The most-considered agri careers
Monika Basson from the University of Stellenbosch says that there’s a stronger interest in entering the agricultural sector among school-leavers.
“Issues and buzzwords such as sustainability and food security do draw the attention to programmes such as Food Science and Conservation Ecology, but Animal Sciences is still a favourite amongst many,” she says.
“It is a pity that school-leavers – obviously with the right personality, interest and marks – don’t consider programmes such as Forestry and Wood Sciences since there is a shortage of skilled people within these environments.”Monika Basson from the University of Stellenbosch
Meanwhile, according to Du Bois, technology has led to the development of many innovative agricultural products and solutions, creating a host of unusual and exciting career options.
Exciting careers that school-leavers can consider
- Drone technologists – who show farmers how to increase yields and reduce crop damage using sensors, robotics and images from the air.
- Hydrologists – who protect the environment and promote sustainability while helping supply the world with clean, safe water.
- Agriculture communicators – who share the story of agriculture and engage the public to better understand it.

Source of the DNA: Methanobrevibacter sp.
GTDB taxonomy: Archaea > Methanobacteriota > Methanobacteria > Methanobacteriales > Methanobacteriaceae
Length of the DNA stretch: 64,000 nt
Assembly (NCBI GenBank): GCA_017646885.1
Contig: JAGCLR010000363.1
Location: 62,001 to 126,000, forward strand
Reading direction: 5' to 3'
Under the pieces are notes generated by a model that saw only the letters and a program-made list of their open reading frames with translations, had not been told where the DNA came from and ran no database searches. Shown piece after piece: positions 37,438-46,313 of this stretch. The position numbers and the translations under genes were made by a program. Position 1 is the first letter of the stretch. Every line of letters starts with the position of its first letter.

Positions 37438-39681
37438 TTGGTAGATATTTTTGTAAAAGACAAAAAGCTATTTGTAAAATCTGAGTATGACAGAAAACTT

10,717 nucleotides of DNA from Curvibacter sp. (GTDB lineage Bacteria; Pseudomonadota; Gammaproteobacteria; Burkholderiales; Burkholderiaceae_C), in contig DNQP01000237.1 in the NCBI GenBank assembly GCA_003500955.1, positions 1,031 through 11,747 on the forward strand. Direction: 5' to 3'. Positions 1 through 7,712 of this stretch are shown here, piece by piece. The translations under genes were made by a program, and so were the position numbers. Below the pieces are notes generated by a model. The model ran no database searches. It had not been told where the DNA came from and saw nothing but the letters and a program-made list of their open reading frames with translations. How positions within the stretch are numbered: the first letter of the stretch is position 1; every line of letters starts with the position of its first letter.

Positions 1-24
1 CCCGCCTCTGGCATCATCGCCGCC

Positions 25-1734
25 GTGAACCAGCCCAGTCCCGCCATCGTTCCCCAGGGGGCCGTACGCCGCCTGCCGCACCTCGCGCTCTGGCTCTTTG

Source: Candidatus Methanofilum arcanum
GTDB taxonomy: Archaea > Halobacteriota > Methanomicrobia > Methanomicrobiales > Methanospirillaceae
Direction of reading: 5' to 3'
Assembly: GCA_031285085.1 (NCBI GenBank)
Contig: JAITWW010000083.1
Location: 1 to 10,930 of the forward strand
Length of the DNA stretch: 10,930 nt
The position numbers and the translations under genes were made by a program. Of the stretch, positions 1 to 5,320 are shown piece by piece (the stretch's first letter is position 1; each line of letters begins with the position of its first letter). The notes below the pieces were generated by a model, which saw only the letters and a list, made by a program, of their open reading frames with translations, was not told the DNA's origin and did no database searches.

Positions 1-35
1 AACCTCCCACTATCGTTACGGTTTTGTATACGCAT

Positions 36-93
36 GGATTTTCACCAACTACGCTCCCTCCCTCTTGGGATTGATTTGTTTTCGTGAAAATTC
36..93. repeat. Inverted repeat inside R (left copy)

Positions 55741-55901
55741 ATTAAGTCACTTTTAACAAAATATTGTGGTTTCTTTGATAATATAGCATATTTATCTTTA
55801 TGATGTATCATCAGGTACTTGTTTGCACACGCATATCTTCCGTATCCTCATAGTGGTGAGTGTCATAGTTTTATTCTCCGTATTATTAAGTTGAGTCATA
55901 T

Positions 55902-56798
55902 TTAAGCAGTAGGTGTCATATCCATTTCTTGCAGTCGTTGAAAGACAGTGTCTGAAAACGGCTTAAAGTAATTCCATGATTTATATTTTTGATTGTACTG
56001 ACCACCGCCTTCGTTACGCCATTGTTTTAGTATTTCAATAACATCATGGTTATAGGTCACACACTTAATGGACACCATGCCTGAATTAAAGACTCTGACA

- Food scientists – who improve food products and create new ones using scientific principles that help maintain a wholesome food supply.
- Precision agriculture technologists – who teach farmers how to work better, not harder, by using new technologies that increase crop yields and decrease inputs.
Du Bois adds that there’s a high demand for research scientists, agronomists, veterinarians, salespeople, finance experts, information technologists, electricians and mechanics, just to name a few.
With skills shortages come great opportunity
Each part of the value chain in agriculture is experiencing its own challenges to acquire appropriate skills. Van der Laarse says that the value chain consists of five sectors covering from input supplies, the growing of plants and production of animals and harvesting to sorting, packing, processing, post-harvest handling, transportation and logistics, marketing, selling, trading and consumer science and behaviour. All of these experience skills shortages.
“For example, the input industry is struggling to find experienced breeders of plants, vegetables and crops such as sorghum. This sector also experiences a shortage of horticulturists, agronomists or agriculturists to provide technical support to growers, and especially technical sales.”
And young adults who really want to set themselves apart, can follow one qualification with another, advises Van der Laarse. Graduates with integrated qualifications and skills such as the combination of a BSc Agriculture degree and an additional commercial, trade or management qualification, or industrial engineering, is a rare combination that is in high demand.
Sign up for Mzansi Today: Your daily take on the news and happenings from the agriculture value chain.